Timing: Greeks do not expect quick service and often frown upon food that is
too hot! (Try ordering a coffee and you must stipulate that you want it hot,
else you will end up with a
frappe!) Waiters will not rush you and will rarely deliver food in the same
order as it was placed. Dishes sometimes arrive as and when they are ready -
just sit back and relax and you will soon adjust to the Greek way of life!
Becoming anxious or stressed in a Taverna is a sure way to ruin your
experience which is to be savoured, not rushed!
What To Eat and Enjoy
and maybe surprisingly, fish tends to be expensive. Prices are usually per
kilo not per portion. When looking at the menu, do not assume that
everything listed will be available! The golden rule - if the price has been
removed then it is not on. Most Greek establishments work on a 'seasonal
availability' basis, as most produce is local. In some of the more
traditional places, it is usual (and fun) to go into the kitchen to be shown
what is available; great for those who can never decide from looking at menu. Greek
menus by law have to be in Greek and English. Some of the translations may
cause you some amusement. As a guide, you will be offered:
A fish roe dip made with garlic, onion, breadcrumbs, olive oil and lemon
juice. Homemade versions are light salmon in colour and a delight. If you
are offered an artificial bright pink sludge, then it has been bought in;
drink up and find somewhere else to eat!
The famous yoghurt, cucumber and garlic dip. Scooped up with fresh bread, it
makes a refreshing snack.
many locals enjoy a thick slice of feta with a drizzle of olive oil and a
dash of paprika.
Vine leaves stuffed with rice or meat - normally served cold. Fresh ones are
only available early in the season (May, June) when the vine leaves are
Filo pastry pies stuffed with feta cheese - they are a delight. Also look
out for Spanakopitta - which are the same but with a little spinach added
- one of our favourites in the Agni Travel office!
A hard Greek cheese which is battered and shallow fried. Served with a large
chunk of lemon.
The Greeks love dips and this one is a very garlicky potato based one.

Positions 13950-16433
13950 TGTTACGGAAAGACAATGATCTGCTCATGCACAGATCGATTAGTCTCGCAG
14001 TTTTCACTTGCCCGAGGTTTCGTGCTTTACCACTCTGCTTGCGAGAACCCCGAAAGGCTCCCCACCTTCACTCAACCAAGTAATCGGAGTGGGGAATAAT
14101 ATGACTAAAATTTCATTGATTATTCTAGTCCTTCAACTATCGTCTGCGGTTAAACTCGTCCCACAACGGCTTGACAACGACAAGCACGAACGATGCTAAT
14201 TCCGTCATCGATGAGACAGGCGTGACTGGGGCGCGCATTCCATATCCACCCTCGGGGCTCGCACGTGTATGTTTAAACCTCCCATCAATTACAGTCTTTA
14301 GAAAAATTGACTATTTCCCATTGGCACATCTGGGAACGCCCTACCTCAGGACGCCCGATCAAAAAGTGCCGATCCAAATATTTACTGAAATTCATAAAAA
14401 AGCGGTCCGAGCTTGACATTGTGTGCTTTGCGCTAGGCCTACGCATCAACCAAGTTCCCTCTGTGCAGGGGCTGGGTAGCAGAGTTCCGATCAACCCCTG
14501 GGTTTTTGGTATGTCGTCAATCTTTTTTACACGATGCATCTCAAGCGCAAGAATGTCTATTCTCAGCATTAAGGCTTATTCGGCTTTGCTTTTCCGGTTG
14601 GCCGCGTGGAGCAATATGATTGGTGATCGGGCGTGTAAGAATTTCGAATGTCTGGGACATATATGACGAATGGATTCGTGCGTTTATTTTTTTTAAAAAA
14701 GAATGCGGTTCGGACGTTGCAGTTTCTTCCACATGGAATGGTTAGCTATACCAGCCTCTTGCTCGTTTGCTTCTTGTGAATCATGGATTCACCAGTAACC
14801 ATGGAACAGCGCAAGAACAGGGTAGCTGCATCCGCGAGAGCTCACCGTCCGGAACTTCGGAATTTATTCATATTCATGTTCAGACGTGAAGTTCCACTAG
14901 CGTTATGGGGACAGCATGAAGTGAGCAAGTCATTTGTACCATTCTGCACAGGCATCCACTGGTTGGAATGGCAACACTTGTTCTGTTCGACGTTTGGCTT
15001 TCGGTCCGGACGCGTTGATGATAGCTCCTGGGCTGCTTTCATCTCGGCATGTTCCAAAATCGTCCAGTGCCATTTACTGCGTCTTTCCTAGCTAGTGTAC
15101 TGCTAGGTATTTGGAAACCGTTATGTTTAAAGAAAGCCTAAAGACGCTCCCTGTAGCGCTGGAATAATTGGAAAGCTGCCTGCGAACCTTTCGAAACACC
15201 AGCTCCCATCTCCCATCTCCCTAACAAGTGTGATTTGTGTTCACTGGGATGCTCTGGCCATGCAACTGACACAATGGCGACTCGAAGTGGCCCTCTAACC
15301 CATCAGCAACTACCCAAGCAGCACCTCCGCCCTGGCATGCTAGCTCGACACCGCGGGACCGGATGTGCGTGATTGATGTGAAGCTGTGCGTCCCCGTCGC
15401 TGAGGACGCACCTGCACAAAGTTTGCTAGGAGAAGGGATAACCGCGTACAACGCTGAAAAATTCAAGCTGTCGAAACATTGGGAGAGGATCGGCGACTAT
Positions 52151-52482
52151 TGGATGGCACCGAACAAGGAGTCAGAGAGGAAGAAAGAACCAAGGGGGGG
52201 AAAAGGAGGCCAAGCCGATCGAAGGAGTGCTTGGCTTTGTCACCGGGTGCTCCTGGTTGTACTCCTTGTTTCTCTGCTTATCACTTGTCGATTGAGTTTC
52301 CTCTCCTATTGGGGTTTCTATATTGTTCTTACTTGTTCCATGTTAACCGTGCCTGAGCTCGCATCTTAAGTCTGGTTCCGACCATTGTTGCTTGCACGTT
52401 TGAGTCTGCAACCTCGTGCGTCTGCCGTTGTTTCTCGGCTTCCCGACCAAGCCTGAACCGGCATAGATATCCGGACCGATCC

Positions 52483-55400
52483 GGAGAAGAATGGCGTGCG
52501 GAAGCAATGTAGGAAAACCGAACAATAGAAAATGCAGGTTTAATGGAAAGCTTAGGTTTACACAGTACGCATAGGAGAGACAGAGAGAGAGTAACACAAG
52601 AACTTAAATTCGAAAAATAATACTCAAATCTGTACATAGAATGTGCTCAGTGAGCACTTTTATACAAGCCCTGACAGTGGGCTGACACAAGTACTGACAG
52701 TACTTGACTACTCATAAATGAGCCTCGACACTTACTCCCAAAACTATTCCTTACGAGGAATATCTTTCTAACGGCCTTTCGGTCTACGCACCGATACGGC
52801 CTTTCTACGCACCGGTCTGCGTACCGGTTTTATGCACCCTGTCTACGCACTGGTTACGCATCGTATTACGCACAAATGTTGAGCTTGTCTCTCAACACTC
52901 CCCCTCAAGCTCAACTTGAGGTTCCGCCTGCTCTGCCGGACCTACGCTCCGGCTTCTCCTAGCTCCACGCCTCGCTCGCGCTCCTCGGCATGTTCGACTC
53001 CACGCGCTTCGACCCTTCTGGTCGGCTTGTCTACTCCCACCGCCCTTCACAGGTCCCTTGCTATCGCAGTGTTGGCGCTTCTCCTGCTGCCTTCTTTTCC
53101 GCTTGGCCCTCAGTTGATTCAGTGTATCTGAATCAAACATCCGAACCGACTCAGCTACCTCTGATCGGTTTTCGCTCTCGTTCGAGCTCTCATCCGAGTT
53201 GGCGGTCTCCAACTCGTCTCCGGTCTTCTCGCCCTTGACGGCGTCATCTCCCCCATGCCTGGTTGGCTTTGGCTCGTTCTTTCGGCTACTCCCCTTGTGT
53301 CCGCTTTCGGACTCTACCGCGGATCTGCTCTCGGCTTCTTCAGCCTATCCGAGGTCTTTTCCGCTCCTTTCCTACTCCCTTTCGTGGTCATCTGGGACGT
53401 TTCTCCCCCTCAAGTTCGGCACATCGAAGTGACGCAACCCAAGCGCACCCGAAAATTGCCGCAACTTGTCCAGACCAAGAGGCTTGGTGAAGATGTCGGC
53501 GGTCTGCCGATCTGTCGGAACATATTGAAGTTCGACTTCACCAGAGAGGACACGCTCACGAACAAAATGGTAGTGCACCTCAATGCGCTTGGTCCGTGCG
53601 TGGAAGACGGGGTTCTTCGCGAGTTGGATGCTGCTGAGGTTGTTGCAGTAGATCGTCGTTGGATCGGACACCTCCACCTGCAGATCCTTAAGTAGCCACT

Served cold but it is yummy.
Large butter type beans, baked in a thick seasoned tomato, onion and garlic
Fried meatballs with garlic and herbs.
Spicy local sausages - usually grilled.
(Notice there is no 'r' in the correct pronunciation and the accent is on
the last 'a'.)
Layers of fried aubergine and minced meat (usually beef) topped
with a creamy béchamel sauce.
Stifado: A meaty red wine stew with baby onions and tomato. The meaty
chunks are soft and tender and the baby onions go soft and sweet - to be
eaten with lots of bread.
Tender beef steak cooked in a garlic and wine sauce.
Stuffed vegetables, usually tomatoes and green peppers. The filling is
usually a vegetable and rice mix with a little cheese. Sometimes beef mince
Kelftiko: Lamb slowly baked in the oven until
it is so tender it just falls from the bone. Served with Greek roasted
Saganaki: a rich creamy dish with king-size prawns, feta, tomato and a
little garlic. My favourite.
(Lobster) local lobster is very expensive and best eaten lightly grilled
with a little butter. Even though the menu says lobster, you will normally
be served a 'crayfish' - basically a lobster without claws - just as good
Baby squid, usually fried with a dusting of flour, but better grilled. Fresh
ones are normally only available when there is no moon - as they are caught
with a powerful 'gas lamp'. The light attracts them to the surface. Watching
dozens of 'lit-up' fishing boats on a dark summer night, dotted along the